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Tuesday, December 20, 2011

biological computers - DNA pictures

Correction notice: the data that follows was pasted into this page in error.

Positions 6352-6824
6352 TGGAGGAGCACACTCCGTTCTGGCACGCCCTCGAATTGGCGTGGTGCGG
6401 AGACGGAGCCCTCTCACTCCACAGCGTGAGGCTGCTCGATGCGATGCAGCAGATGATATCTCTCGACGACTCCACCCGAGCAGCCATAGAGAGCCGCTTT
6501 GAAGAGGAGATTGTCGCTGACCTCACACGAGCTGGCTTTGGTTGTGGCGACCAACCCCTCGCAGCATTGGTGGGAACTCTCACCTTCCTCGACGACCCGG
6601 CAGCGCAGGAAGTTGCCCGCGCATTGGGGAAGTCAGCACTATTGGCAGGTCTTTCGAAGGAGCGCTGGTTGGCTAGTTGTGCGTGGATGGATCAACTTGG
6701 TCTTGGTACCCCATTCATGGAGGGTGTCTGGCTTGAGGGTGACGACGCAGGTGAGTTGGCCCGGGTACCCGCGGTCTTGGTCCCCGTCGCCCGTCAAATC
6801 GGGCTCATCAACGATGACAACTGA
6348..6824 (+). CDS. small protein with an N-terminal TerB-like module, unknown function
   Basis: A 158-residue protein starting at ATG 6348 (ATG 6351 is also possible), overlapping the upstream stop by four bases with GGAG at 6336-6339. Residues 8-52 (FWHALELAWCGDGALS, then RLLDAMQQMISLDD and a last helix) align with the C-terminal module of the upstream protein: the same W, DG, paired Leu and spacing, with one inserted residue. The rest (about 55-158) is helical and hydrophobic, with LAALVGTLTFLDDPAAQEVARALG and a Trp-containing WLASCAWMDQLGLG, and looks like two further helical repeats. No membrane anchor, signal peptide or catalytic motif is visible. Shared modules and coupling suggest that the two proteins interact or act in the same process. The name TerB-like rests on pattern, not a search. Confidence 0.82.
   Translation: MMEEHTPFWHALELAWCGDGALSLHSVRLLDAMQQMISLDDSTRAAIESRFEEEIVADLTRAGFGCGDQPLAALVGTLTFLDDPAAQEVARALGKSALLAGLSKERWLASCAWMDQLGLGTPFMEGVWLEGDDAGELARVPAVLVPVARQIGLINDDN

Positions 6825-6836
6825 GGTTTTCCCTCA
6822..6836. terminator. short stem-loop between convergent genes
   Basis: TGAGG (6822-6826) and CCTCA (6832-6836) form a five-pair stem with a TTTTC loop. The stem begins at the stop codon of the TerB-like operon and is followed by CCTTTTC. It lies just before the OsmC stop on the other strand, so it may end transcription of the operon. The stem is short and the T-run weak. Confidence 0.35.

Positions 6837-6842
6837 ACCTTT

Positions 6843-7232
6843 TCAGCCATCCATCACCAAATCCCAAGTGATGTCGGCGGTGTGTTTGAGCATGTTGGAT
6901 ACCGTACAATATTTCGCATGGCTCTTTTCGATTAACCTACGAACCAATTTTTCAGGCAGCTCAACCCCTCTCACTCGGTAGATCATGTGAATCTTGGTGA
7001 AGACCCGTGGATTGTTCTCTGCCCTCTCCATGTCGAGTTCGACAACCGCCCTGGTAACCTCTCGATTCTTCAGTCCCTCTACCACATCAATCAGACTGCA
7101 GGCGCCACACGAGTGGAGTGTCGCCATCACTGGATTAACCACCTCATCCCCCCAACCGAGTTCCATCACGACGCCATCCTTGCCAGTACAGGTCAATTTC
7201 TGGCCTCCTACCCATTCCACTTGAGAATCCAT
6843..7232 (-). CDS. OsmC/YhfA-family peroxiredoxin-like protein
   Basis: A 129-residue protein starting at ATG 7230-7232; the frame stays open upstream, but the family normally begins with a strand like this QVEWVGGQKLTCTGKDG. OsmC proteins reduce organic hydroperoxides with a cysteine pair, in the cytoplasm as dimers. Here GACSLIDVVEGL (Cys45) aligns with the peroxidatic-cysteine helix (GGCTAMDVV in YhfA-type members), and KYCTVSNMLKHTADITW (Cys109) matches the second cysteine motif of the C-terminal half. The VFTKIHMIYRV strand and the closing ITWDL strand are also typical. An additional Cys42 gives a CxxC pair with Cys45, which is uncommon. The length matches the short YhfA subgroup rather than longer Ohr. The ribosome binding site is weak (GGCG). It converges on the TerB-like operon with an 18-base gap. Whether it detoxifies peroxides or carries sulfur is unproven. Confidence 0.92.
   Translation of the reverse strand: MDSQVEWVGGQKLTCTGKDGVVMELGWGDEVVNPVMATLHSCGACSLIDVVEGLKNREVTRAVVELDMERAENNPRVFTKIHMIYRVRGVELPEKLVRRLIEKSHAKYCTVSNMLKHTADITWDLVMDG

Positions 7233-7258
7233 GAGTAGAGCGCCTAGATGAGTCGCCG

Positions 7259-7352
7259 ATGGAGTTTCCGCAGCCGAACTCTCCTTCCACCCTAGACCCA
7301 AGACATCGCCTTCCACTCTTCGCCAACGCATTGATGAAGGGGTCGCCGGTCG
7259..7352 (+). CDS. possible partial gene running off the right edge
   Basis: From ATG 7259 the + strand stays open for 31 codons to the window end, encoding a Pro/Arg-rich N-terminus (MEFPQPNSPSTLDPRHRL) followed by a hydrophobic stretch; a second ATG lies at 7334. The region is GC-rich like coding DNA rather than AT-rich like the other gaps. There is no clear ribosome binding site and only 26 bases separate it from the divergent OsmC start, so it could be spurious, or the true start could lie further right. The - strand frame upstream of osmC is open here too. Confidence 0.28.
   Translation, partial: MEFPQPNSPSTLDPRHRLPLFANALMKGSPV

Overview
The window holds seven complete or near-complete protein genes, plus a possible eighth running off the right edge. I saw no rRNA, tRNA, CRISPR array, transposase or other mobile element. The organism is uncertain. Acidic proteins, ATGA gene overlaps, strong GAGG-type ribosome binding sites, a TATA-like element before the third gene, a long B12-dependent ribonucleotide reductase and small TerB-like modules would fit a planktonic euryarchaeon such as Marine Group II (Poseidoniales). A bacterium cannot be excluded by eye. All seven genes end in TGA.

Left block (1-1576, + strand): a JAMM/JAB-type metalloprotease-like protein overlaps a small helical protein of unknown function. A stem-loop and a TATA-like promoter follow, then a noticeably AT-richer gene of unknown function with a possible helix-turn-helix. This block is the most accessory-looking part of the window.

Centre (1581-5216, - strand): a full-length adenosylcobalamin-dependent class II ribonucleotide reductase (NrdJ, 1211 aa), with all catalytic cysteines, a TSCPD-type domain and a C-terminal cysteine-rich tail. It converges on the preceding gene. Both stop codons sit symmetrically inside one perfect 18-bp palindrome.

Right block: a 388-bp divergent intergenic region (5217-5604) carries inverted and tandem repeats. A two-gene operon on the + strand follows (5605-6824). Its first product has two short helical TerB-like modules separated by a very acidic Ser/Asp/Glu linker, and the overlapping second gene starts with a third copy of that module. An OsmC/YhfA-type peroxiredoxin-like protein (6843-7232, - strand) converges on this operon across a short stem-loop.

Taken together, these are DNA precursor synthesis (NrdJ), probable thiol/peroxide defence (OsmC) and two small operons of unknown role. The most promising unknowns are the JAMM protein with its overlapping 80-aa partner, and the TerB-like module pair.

Scientists from the Scripps Research Institute and Technion–Israel Institute of Technology have taken biological computing one step further, with a new molecular machine capable of decoding images stored on a DNA chip. Though it's referred to as a "biological computer," the researchers' machine isn't much like a CPU at all -- unless your CPU was manufactured in a test tube filled with a smoothie of DNA molecules, enzymes and ATP. Once they found the right mix, the team proceeded to encrypt images on a DNA chip and used their Turing machine-like creation to decode them, with fluorescent stains helping to track its progress. The above image, read from left to right, gives a more literal idea of what the system can do -- basically, it takes a hidden image and extracts a given sequence. Storing data on DNA isn't anything new, but decrypting said data in this fashion apparently is. The applications for this kind of organic computing remain a bit fuzzy, but it's pretty clear that whatever follows probably won't look anything like a typical computer. The team's findings were recently published in a paper for the journal Angewandte Chemie, the abstract for which is linked below. For a slightly more readable explanation, check out the full press release after the break. "We are biological computers with ram and a hard drive. Ram is the present and the hard drive is the past. In hindsight is where the human experience evokes its self. It is when we pull from that hard drive that we experience consensus in the sense that what we pull is imperfect and we have to fill in the blanks with either truth or with our own make believe. It is that difference that makes life magical or devastating." DUDE12NOTHIN

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